I wasn’t feeling very well yesterday. Wil had just gotten over the flu, and I believe a lesser degree of his illness hit my system yesterday. Other than going to work in the morning, and taking Katherine and Elizabeth on a few errands, I laid low and got as much sleep as I could. I decided to sleep in this morning, and Matt had long left before I woke up.
I could smell the coffee in the kitchen when I woke up. It smelled good, so that was a good sign. I could hardly drink any yesterday with the nausea.
It was still dark in our house, as I padded from my bedroom toward the kitchen. Katherine, Elizabeth and Wil were still sleeping. I walked by Woody, curled up in his bed on the living room floor. He didn’t lift his head, but his tail, extending the outskirts of his round bed, gently and rhythmically tapped the hardwood floor. I bent down and gave him a pet.
I made my way into the kitchen, and poured myself a cup of coffee, then turned the desk light on just above the Lazy boy chair. I nestled in the chair with a book. My New Year’s resolution has been to stay off of any media first thing in the morning and read something that will improve my life. Twenty days in, just one more day to cement the habit.
Soon I heard Wil rustling in his bed. He got up and must have seen the desk light in the living room. He walked toward the doorway in his room, and leaned to peer out of it. As soon as he saw me, he quickly stood back upright and shut his door. Privacy has been a big deal lately.
A few minutes later, he emerged fully dressed in a button-up collared shirt and pants.
“Going somewhere special today, Wil?” I asked.
He walked over and climbed up in the chair with me.
“You are squishing me, Mom.”
“Hey, I was here first, you stinker. I think it’s you that is squishing me.”
“Ohhh, Mom. You are being silly.”
Hearing his string of words must be how an elementary music teacher feels when the choir comes together in harmony. Hours of practice, working for the notes to come together–to click. Wil used to say “you be silly Mom.” Now, the combination of “You are being silly” strung together in perfect harmony to this mother’s ears.
“Breakfast now, Mom.”
“Ok, let’s have your pill first.”
Wil takes a thyroid pill every morning in a spoonful of peanut butter. He has since he was six months old. He first took his pill in applesauce. Then at some point, he decided peanut butter was a better choice.
“Do you want to get out the peanut butter this morning, or me?” I asked him. Along with privacy, his independence was flourishing.
“I get the peanut butter.”
After I scooped up peanut butter on his spoon, and sunk the pill into it, I held it up to his mouth. His independence may be growing, but with his pill he still loves the game of “open the tunnel.”
He took the spoon, and I said open the tunnel, and he swallowed down his pill.
“Mom, guess what. I’m a choo-choo train!” And he started taking straight-legged, tiny steps around the kitchen island. His arms were bent at 90 degrees, making short, choppy swings.
“Mom, you do it with me!” I fell in straight-legged, tiny steps behind Wil and we choo-chooed around the kitchen island.
Once we made it full circle he laughed then said, “Ok, done now.”
He helped me make his breakfast sandwiches. Then he grabbed his plate and walked downstairs to watch Sofia the First on Netflix. I don’t know why, but he only watches that show while he eats. When he’s done eating, he’s done watching and moves on to something else to play with. I went back to reading in the Lazy Boy.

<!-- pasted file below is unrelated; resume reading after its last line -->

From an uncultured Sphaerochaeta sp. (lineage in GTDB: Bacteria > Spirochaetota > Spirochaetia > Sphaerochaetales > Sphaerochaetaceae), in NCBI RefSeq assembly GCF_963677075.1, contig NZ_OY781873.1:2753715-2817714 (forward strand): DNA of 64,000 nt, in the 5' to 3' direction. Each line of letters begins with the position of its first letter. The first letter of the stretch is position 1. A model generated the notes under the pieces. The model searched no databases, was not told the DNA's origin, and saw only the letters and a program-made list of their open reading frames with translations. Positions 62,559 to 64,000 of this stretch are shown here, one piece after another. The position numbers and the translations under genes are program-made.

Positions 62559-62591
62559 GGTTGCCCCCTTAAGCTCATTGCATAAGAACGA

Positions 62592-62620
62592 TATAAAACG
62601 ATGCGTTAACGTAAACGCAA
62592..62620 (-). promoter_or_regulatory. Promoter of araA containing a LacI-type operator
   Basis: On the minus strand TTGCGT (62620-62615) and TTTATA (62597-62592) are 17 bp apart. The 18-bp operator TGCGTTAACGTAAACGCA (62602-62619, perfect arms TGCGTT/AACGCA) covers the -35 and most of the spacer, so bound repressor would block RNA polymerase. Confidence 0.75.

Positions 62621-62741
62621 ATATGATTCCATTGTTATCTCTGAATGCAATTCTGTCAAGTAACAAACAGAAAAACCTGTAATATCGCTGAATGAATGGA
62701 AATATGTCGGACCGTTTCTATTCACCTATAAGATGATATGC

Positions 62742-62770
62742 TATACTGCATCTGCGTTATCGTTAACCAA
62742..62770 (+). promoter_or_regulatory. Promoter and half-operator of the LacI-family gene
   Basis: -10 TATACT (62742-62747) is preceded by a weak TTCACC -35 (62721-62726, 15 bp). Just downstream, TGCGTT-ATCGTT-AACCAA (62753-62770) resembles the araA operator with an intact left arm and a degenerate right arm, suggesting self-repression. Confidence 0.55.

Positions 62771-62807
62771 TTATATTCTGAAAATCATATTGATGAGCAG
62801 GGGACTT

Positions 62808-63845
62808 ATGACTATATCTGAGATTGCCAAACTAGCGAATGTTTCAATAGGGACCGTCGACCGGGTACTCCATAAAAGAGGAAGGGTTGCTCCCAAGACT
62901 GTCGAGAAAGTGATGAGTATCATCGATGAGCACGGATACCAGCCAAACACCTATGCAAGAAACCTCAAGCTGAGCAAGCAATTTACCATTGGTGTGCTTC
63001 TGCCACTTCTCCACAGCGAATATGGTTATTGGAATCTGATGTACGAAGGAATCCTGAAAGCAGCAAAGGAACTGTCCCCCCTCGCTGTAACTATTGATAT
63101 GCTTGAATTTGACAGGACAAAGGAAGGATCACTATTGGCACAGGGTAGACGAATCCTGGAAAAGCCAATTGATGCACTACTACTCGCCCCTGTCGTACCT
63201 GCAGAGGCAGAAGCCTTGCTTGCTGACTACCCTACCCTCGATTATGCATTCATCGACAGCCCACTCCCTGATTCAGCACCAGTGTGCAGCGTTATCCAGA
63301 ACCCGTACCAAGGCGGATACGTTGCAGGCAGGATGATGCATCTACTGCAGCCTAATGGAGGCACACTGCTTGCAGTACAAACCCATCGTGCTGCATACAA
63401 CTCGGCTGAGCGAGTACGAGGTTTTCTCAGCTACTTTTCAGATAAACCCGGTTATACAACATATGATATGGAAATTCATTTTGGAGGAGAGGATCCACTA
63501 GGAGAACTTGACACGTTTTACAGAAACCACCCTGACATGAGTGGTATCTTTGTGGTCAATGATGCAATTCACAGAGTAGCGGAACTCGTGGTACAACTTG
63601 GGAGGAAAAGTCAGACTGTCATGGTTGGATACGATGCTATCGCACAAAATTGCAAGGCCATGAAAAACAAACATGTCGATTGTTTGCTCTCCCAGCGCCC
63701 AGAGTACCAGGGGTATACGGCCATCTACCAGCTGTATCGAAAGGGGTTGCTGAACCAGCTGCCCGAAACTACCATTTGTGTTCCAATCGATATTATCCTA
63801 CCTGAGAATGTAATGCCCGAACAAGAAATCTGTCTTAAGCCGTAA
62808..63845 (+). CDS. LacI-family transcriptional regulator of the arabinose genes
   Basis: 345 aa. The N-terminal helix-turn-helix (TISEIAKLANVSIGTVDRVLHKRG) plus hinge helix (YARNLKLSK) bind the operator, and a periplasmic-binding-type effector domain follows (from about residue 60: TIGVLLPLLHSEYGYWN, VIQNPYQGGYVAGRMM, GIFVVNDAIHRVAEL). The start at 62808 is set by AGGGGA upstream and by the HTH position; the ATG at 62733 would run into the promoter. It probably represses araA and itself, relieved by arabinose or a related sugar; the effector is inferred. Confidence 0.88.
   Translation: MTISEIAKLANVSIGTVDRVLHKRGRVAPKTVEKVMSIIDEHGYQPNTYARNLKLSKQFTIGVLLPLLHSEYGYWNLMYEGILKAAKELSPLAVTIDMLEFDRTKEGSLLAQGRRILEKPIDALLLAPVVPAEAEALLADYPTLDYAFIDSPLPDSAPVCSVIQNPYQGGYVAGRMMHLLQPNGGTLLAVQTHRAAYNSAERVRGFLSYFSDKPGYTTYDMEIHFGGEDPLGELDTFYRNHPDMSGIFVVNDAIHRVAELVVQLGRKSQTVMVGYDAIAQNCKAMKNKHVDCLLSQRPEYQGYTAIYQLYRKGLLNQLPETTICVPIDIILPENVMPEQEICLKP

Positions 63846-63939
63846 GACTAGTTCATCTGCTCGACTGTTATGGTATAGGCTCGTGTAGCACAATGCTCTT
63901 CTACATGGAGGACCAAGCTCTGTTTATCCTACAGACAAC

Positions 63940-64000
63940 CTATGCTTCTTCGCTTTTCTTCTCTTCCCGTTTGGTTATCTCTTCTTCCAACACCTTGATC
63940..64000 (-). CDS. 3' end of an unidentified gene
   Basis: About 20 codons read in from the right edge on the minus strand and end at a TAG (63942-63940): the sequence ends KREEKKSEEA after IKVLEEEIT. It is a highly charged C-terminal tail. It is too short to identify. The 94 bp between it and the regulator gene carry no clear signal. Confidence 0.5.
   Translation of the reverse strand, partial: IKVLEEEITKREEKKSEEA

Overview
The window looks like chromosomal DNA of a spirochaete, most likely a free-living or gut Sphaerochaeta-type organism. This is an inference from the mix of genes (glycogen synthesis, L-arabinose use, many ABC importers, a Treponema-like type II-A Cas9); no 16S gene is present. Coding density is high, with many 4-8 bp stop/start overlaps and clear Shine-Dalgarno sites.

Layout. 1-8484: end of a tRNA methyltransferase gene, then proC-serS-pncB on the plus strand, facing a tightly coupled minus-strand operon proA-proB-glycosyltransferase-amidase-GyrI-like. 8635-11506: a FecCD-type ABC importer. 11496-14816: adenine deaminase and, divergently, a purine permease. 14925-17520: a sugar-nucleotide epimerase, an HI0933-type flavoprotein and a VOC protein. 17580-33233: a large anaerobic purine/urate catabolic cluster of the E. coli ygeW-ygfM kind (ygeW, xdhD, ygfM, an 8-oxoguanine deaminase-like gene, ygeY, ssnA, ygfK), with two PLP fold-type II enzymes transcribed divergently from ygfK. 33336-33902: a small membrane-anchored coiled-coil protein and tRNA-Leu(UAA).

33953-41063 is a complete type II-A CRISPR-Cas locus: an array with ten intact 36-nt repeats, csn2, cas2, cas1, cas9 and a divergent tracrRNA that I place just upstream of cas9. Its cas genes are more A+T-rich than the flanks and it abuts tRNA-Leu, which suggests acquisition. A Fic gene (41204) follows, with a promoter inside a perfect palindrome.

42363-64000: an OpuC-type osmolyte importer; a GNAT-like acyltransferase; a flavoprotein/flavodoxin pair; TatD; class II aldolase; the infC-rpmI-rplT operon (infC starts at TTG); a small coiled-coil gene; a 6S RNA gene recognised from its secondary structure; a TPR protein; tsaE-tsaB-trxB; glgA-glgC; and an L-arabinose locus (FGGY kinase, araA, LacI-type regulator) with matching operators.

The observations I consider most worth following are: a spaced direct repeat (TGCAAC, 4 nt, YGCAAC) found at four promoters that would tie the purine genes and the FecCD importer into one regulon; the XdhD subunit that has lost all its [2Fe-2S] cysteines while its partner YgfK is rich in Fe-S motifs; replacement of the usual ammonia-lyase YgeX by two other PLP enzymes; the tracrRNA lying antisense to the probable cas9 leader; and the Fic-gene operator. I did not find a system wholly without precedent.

When Wil came upstairs after eating his breakfast, the sun was rising and warm on the window in the living room. He leaned his back up against the glass and said, “Ahhhh warm. It’s a beautiful day, Mom.”
“Yes, it is. Elizabeth has basketball practice this morning, but when she gets back, let’s go outside.”
Wil walked off to his room, and put his favorite Luke Bryan CD in his CD player. He started singing at the top of his lungs. I started singing with him.
“No, Mom! Just me this time!” (I again heard the harmony with the addition of “this time” when he used to say, “Just me!” )
“Oh, geez, fine whatever. You never let me have any fun.”
“Oh, Mom, you are being silly.”
I gave him a hug and went back to my book. He restarted the song because clearly I messed up his groove. But I still belted out the choir with him from my chair in the living room because I just couldn’t help myself.
Yesterday, I did not feel well, and you never appreciate feeling good more than when you don’t. I was also living up to my resolution, and well on my way to forming a habit. My dog greeted me with the whap of his tail to start the day, and my son and I had already choo-chooed around the kitchen. When Katherine and Elizabeth woke up, I would surely annoy them with my great enthusiasm for the day (it’s so fun to annoy teenagers).
I don’t believe happiness is this big, elusive thing that we wait for to come to us. I don’t believe happiness is merely positive thinking. Happiness is positively doing. Happiness is positively seeking. Happiness is found and taken in lots of small doses that add up. Happiness is choo-chooing around the island rather than grumbling over a daily pill. Happiness is taking note of the sun through the window, leaning into its warmth and soaking it in. Happiness is hearing a harmony in a string of words. Happiness is singing at the top of your lungs because your son’s joy is downright contagious. Happiness doesn’t find us, we find it – in what we do, see, say, sing, and feel.